December 17, 2012

In Cory Booker Coverage, AP Continues Half-Decade Media Tradition of Misleading Reporting on the ‘Food Stamp Challenge’

Katie Zezima at the Associated Press is the latest in a long line of reporters sucked into the fundamental dishonesty of the “Food Stamp Challenges” which have been taking place around the country for more than five years.

Zezima’s misdirection came at the direction of Newark, New Jersey’s Democratic mayor Cory Booker, who challenged one of his Twitter followers several weeks ago to, in Zezima’s words, “try to live on the monetary equivalent of food stamps for at least a week” in connection with “a debate about the role the government should play in school nutrition funding.” Those two quoted characterizations expose the two main problems with the Food Stamp Challenge. I’ll explain both after excerpting a bit more of Zezima’s December 11 dispatch after the jump:

NJ mayor finishes week on food-stamp budget

Newark Mayor Cory Booker has stopped living on food stamps.

Booker ended his food stamp challenge Tuesday after spending a week living on $1.40 for each meal.

… “This was a difficult week for me. It was a modest brush with what the reality is for 100,000 of my residents who depend on the SNAP program,” Booker told reporters after a menorah lighting Tuesday at Newark City Hall.

Booker said he was often hungry and had to eat meals over the course of a few hours to stave off hunger. He also went through severe caffeine withdrawal, fighting headaches and sluggishness, because he didn’t buy coffee although food stamps can be used to purchase packaged coffee grounds.

A prolific Twitter user, Booker said he felt he accomplished his goal of starting a national conversation about food stamps, food policy, and hunger. He also kept a video diary of the week on LinkedIn. He said he was happy to see “dozens, if not hundreds,” of people participate.

But the Twitter follower, who accepted his challenge, was not pleased with the mayor. She told The Associated Press that he did not address her original concerns about school nutrition and “exposed his agenda,” which she described as unfriendly to struggling middle-class families who are not on food stamps.

“I expected no less from a politician that doesn’t care to fix problems,” she said in a Twitter message. “I’m more upset that people fall for his show.”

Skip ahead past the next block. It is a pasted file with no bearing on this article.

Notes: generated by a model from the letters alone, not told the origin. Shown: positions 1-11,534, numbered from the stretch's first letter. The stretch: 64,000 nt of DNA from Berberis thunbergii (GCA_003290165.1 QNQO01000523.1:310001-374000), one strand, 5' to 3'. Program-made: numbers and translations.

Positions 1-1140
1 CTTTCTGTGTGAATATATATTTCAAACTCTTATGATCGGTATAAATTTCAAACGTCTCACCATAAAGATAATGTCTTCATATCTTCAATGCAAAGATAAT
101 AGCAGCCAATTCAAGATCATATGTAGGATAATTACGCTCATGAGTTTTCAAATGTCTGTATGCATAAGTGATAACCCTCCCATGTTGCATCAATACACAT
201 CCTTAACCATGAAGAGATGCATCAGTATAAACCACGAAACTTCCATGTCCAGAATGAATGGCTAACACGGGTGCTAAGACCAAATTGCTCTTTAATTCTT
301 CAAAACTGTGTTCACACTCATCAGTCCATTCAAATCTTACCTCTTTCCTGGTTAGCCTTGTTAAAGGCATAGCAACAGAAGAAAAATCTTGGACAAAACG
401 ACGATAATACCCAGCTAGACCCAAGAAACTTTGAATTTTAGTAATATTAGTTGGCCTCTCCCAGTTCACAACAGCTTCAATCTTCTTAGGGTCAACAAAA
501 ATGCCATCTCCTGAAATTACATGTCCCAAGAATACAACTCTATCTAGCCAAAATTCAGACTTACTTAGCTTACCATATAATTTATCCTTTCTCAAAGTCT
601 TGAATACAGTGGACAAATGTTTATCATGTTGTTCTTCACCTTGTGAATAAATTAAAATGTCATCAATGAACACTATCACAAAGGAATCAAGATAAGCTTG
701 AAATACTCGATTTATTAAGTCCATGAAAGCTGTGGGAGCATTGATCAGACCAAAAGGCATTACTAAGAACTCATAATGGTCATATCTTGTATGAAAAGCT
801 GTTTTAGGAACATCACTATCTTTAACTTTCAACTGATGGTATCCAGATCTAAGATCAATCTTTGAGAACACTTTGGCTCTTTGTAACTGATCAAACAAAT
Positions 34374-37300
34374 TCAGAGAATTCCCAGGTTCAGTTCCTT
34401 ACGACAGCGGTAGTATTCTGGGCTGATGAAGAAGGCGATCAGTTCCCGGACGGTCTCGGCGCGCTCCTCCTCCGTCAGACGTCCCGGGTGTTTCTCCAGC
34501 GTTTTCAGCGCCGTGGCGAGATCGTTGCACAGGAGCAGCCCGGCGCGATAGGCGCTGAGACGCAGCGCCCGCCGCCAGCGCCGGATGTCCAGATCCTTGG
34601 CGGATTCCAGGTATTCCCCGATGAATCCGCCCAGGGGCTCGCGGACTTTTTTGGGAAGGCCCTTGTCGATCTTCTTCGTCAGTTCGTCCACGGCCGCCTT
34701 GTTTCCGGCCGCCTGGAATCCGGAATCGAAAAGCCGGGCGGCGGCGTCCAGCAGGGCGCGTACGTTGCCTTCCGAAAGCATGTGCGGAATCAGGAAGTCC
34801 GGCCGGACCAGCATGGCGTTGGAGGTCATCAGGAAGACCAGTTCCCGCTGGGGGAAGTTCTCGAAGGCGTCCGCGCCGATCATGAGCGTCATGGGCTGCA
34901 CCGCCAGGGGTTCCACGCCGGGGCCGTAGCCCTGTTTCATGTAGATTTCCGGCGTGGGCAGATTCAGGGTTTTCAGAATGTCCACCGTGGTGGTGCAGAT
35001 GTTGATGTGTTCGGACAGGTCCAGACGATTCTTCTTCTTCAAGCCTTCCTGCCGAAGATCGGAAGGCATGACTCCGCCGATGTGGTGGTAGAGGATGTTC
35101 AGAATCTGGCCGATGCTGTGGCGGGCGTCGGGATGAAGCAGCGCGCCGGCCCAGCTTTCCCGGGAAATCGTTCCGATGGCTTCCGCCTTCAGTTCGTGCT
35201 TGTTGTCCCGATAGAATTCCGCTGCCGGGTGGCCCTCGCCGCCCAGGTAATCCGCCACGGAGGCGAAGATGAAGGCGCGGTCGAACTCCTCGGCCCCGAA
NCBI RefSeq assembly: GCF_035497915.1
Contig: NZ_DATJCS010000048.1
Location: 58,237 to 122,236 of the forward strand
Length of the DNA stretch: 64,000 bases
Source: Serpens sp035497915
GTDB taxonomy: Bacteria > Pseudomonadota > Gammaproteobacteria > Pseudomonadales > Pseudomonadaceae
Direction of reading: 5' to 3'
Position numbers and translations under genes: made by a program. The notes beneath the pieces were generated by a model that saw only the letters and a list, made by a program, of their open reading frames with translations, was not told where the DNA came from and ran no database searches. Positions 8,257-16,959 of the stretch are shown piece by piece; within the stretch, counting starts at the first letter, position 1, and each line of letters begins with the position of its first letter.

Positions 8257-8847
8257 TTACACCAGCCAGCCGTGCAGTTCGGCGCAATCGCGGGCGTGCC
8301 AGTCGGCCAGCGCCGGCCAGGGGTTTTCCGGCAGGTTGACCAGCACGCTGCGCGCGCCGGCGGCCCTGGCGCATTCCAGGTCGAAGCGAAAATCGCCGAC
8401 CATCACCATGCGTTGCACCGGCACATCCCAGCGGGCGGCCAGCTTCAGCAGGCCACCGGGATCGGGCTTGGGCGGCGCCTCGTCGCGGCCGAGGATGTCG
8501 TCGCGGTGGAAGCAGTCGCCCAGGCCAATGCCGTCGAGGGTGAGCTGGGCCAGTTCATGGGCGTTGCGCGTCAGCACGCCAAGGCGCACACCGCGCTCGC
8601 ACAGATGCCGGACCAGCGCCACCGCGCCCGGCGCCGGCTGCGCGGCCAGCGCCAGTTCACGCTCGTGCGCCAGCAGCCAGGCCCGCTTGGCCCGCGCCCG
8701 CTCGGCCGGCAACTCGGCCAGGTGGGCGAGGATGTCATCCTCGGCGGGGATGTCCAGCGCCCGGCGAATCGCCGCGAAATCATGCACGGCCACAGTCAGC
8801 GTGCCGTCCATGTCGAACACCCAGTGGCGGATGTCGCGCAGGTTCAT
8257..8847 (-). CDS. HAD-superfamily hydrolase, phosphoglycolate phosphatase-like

The 39-year-old woman, who lives in North Carolina and uses the Twitter handle (at)MWadeNC, spoke to the AP on condition of anonymity because she said she has received threats.

It would appear that you can’t even challenge the status quo on food stamps without getting threats from knee-jerk statists any more.

People fell for Booker’s show even further than the North Carolina woman articulated.

First, $1.40 per meal is not “the monetary equivalent of food stamps” for a week, as the following chart shows:


$29.40 per week ($1.40 per week times 21 meanls) is the rough equivalent of the average per-person benefit distributed to single-person households after — emphasis, after — considering resourses that a person is expected to available to pay for food based in their available income and assets (except that the majority of states have dropped the asset test, which explains how a couple with $80,000 in the bank and a paid-off $300,000 home was able to obtain food stamp benefits in Warren County, Ohio in 2009.

It is not arguable that if Corey Booker had wanted to conduct an honest version of a food stamp challenge, he would have set a limit of $46.03. But he didn’t. That’s too bad, because staying within that amount would have been, well, a SNAP, as I demonstrated in a column published elsewhere this morning. Throughout the day, commenters at that column provided several examples of how one could easily stay within that limit, eat quite well, and have food stamps to spare.

The second problem is the fact that the household allotments for food stamps assume that no household members are receiving free or heavily subsidized food from anywhere else. But millions of families with chidren are doing just that, in the school lunch school breakfast programs. A family of four with two children getting free school lunches only has to worry about making their food stamp allotment plus their own resources getting the household through 74 meals in a week (21 meals times 4 people minus 10 lunches) instead of 84, and only 64 meals if the two kids receive free school breakfasts.

Cory Booker didn’t “start a national conversation about food stamps, food policy, and hunger.” He continued a dishonest 5-1/2 year campaign of deception. Shame on him, and shame on Katie Zezima for becoming yet another ignorant reporter to fall for the charade.

Cross-posted at


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